Tibetan and Himalayan Library - THL

THL Title Text
Jokpo Hermitage (Jokpo Ritrö’Jog po ri khrod)
by José Ignacio Cabezón
April 26, 2006

Location and Layout

A statue of Jokpo Ngawang Tendzin’Jog po ngag dbang bstan ’dzin (b. 1748) in Zhungpa Regional House (Zhungpa KhangtsenGzhung pa khang tshan), Mé College (Dratsang MéGrwa tshang smad), SeraSe ra, Tibet. This statue is said to contain the remains of the lamabla ma within it.

This hermitage (ritröri khrod), located at the far western end of the ṇyangdrenṇyang bran Valley, is today mostly in ruins. It takes over two hours to walk to Jokpo’Jog po from SeraSe ra. The hermitage is situated above pastures used for grazing. One or two huts have been rebuilt at the site to serve as the residences for the SeraSe ra monks who tend the SeraSe ra herds. It appears that before 1959 the hermitage was the property of the Jokpo Lama’s estate (Jokpo Labrang’Jog po bla brang). Today it is the property of SeraSe ra.

The hermitage originally served as the meditation retreat of a monk of the Sera Mé College (Sera MéSe ra smad) Zhungpa Regional House (Zhungpa KhangtsenGzhung pa khang tshan), Jokpo Ngawang Tendzin’Jog po ngag dbang bstan ’dzin.1 This monk was renowned as a great meditator. Oral tradition has it that after he passed away his body remained in a state of perpetual meditative equipoise. It was kept in a rear chapel inside the Zhungpa Regional House temple. Monks say that his hair and nails continued to grow even after his death, and that these had to be trimmed by attendants. After 1959, the body was buried in order to protect it from destruction. This, however, caused it to start decaying. After the regional house (khangtsenkhang tshan) was rebuilt in the 1980s, Jokpo Rinpoché’Jog po rin po che’s remains were exhumed and his bones were placed inside the clay statue that today resides on the main altar of the regional house temple.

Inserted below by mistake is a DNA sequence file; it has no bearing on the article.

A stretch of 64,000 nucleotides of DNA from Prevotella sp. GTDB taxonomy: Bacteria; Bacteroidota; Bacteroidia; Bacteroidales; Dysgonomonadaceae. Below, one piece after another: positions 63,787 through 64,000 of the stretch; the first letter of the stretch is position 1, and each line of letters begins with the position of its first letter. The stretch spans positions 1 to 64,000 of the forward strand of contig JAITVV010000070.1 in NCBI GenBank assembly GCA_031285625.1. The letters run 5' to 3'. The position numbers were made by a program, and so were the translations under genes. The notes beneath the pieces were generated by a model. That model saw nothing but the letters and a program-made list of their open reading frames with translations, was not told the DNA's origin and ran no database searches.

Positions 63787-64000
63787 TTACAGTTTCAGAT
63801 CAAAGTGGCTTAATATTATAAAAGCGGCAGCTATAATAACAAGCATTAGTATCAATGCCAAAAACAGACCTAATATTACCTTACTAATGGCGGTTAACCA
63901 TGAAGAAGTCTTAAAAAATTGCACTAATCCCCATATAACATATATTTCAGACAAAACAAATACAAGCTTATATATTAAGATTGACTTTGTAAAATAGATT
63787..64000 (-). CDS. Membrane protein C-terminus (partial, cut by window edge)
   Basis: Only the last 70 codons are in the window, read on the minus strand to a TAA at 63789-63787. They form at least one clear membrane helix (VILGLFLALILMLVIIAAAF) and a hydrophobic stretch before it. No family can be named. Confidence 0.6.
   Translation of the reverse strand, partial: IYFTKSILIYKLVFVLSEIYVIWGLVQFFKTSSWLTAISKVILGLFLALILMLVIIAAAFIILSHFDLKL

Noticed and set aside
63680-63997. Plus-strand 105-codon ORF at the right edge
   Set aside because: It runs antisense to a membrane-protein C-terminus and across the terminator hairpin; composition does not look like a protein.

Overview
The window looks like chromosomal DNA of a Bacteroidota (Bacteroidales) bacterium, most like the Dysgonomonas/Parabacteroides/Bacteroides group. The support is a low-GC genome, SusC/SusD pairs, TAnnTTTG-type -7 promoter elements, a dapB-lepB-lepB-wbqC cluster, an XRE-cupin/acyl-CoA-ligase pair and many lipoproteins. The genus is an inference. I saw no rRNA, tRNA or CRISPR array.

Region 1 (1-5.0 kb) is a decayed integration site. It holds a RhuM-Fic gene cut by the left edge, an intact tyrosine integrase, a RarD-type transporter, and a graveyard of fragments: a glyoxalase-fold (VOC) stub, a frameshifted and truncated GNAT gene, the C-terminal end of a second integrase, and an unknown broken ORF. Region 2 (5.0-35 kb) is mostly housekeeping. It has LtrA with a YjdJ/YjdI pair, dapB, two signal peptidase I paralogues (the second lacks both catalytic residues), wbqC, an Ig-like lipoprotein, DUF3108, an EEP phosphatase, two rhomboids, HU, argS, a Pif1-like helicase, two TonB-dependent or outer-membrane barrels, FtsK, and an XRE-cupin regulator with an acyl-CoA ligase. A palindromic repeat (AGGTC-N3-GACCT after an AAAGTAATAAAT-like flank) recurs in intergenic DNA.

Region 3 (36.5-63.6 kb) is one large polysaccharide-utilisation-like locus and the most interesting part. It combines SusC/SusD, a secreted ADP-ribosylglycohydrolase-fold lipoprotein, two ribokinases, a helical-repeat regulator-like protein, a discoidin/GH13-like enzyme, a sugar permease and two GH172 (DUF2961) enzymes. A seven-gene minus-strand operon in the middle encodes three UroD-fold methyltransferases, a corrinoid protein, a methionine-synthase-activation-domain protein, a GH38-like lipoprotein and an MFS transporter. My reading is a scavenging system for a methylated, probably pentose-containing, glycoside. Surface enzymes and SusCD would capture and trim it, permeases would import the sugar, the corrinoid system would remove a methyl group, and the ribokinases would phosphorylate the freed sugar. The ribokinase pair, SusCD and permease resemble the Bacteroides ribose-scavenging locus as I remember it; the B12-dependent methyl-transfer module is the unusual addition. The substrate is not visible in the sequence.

The UCSB team was not able to make it to the Jokpo Hermitage site in 2004. At this point in time we know little about the hermitage other than what is written here. A portion of the Jokpo Lama’s residence (Jokpo Labrang’Jog po bla brang) still exists in SeraSe ra, Tibet today.


[1] Also known as Jokri Ngawang Tendzin’Jog ri ngag dbang bstan ’dzin.
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Jokpo Hermitage , by José Ignacio Cabezón

Table of Contents

  1. Location and Layout
  2. Glossary
  3. Notes
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